A Defense of Kimmel and Short at Pearl Harbor
By Edward L. Beach, Captain, USN (Ret.)
Naval Institute Press. Annapolis, MD 1995
Reviewed by Byron D. Varner, U.S. Navy (Ret.)L. Beach, a highly-decorated naval warrior, historian and novelist (most notably, RUN SILENT, RUN DEEP, which was made into a motion picture) has done an outstanding job of researching a seemingly endless source of conflicting information.
Included in this virtual sea of paper were the findings of ten different official investigations or hearings from 1941 through 1995, and numerous books written by ranking historians and persons involved in the December 7, 1941 Pearl Harbor disaster.
The result of Beach's effort is a well-documented conclusion in defense of restoring the honor of two “scapegoats” besmirched by the actions of their superiors thousands of miles from the scene. Top military and government officials withheld vital information that could have made a difference in the outcome of the attack.
Explaining his reasons for this book, Beach wrote: “My purpose is not to revise history, or to rewrite it, but to interpret it. Adm. Husband E. Kimmel and LtGen. Walter C. Short, the military commanders in Hawaii in 1941, paid a high price for the Japanese attack on Pearl Harbor. They were deprived of their good names while others of equal or greater guilt — MacArthur, Marshall, Stark, even Roosevelt — were absolved or not even accused. It may have been politic because there was a war to win.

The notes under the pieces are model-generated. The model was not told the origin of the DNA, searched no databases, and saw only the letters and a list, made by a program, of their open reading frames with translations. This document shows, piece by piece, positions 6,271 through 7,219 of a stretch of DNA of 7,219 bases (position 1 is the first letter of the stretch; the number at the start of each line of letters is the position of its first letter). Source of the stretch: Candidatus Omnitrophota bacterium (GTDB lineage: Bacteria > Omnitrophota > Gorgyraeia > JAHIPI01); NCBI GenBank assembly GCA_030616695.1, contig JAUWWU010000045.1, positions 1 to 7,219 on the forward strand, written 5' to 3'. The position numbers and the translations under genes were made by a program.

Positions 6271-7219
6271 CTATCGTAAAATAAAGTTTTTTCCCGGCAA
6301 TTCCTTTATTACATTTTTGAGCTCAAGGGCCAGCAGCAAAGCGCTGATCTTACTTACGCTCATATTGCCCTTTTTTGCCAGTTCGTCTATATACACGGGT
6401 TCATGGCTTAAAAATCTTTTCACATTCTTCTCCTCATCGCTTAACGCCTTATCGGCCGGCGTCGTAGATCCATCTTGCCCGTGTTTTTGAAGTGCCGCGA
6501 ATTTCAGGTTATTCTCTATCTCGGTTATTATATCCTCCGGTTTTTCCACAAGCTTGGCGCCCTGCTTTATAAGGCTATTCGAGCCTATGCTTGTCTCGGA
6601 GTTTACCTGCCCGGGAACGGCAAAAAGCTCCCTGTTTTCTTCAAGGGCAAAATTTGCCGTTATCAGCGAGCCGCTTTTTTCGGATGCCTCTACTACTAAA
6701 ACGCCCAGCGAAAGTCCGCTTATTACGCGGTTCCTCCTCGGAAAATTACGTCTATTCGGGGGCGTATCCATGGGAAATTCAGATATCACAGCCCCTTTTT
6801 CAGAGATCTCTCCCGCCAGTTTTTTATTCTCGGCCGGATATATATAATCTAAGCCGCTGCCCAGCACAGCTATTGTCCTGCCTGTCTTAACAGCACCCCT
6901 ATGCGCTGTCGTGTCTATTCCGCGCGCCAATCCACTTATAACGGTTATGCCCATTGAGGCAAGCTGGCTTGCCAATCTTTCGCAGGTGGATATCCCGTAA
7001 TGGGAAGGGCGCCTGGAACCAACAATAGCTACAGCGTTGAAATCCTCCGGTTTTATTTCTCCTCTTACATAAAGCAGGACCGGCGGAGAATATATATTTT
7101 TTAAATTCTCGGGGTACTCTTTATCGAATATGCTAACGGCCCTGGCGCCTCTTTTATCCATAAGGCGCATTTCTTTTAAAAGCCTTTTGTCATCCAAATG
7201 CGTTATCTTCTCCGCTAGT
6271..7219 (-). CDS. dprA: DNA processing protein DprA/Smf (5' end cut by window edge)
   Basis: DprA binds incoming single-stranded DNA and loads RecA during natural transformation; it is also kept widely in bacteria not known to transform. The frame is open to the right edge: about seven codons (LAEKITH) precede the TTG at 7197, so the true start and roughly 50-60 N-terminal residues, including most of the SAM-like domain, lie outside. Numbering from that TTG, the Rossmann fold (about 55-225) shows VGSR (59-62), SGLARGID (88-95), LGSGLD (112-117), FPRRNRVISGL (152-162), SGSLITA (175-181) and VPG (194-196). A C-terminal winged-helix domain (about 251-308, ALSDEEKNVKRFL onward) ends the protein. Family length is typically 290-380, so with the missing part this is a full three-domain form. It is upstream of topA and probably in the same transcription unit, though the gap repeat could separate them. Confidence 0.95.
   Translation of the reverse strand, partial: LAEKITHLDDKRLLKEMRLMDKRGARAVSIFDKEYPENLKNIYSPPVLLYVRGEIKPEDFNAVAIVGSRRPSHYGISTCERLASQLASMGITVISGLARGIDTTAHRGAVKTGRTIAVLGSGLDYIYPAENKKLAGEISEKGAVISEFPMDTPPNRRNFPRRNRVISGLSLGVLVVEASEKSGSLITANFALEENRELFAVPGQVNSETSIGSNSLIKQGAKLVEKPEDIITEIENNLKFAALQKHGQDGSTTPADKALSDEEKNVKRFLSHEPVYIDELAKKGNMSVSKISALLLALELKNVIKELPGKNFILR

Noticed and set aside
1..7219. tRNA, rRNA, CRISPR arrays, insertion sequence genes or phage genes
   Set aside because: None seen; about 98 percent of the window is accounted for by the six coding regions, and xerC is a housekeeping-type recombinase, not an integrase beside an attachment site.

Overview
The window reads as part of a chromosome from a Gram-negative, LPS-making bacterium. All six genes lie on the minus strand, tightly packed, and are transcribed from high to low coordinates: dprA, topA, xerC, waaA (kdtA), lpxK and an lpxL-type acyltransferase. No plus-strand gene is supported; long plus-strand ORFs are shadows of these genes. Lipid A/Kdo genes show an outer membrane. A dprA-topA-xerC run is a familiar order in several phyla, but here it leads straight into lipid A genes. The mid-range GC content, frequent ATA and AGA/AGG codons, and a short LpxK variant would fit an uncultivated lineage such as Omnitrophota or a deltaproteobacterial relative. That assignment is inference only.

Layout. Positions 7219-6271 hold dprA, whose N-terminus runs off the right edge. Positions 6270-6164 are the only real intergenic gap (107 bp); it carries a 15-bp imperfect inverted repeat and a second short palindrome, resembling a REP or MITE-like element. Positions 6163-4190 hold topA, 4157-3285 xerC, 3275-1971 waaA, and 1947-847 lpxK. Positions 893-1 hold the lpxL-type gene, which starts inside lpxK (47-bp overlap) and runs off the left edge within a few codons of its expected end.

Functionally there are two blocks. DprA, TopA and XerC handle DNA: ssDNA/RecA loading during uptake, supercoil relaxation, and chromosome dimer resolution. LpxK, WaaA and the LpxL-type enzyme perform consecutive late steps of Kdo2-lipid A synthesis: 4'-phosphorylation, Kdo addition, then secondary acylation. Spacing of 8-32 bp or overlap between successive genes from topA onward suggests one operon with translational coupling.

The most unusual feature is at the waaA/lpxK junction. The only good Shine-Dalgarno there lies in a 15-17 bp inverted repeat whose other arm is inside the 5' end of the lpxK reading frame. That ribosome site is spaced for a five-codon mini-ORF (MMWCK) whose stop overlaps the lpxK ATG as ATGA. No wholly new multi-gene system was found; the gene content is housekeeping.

But now, half a century later, we have an obligation to address the question of truth and justice, one of the founding canons of our national system. Our country must not continue to perpetuate a lie.”
Thus the author has joined the efforts of surviving family members and a few people in high places, including some congressional members, in trying to right a wrong that is long overdue.
His work exposes intriguing and questionable actions on the part of many historically heroic figures - in the manner of a detective unfolding clue after clue to solve the mystery. Some of these require deductive reasoning because actual proof no longer exists or has yet to be uncovered. Nonetheless, his presentation is masterful, logical, thought provoking, and generally convincing.
Those who participated in or are old enough to remember WWII will especially appreciate SCAPEGOATS because they can recall the vast difference between our military structure then and now.
They also remember the U.S. military's 1941 unprepar-edness, engendered by both the great depression of the 1930s and the isolationist concept in the Congress at the time. Despite many new national programs initiated by President Roosevelt, government was still comparatively small.
Censorship, high security and other wartime measures limited access of information to news media, making it easier to suppress or hide facts considered “detrimental to the war effort.” Persons in high authority were able to cover up a sensitive issue in that type of environment.
Now, the Freedom of Information Act allows researchers to delve into items that were once off-limits, giving hope that someday the question of the missing facts will be answered.
In today's society, which seems to place decreasingly less value on moral standards of our civilian and military leaders, the larger question may be, “Are there enough people who really care about the concept of honor to make possible its restoration to these deceased scapegoats?”
Captain Beach obviously thinks the government should do so and perhaps you might think so, too, after you have read his book.
Footnote 1: “I was there, and you weren't.”
Footnote 2: A congressional bill to restore both officers' ranks was not included in the 2000 Defense Authorization Bill.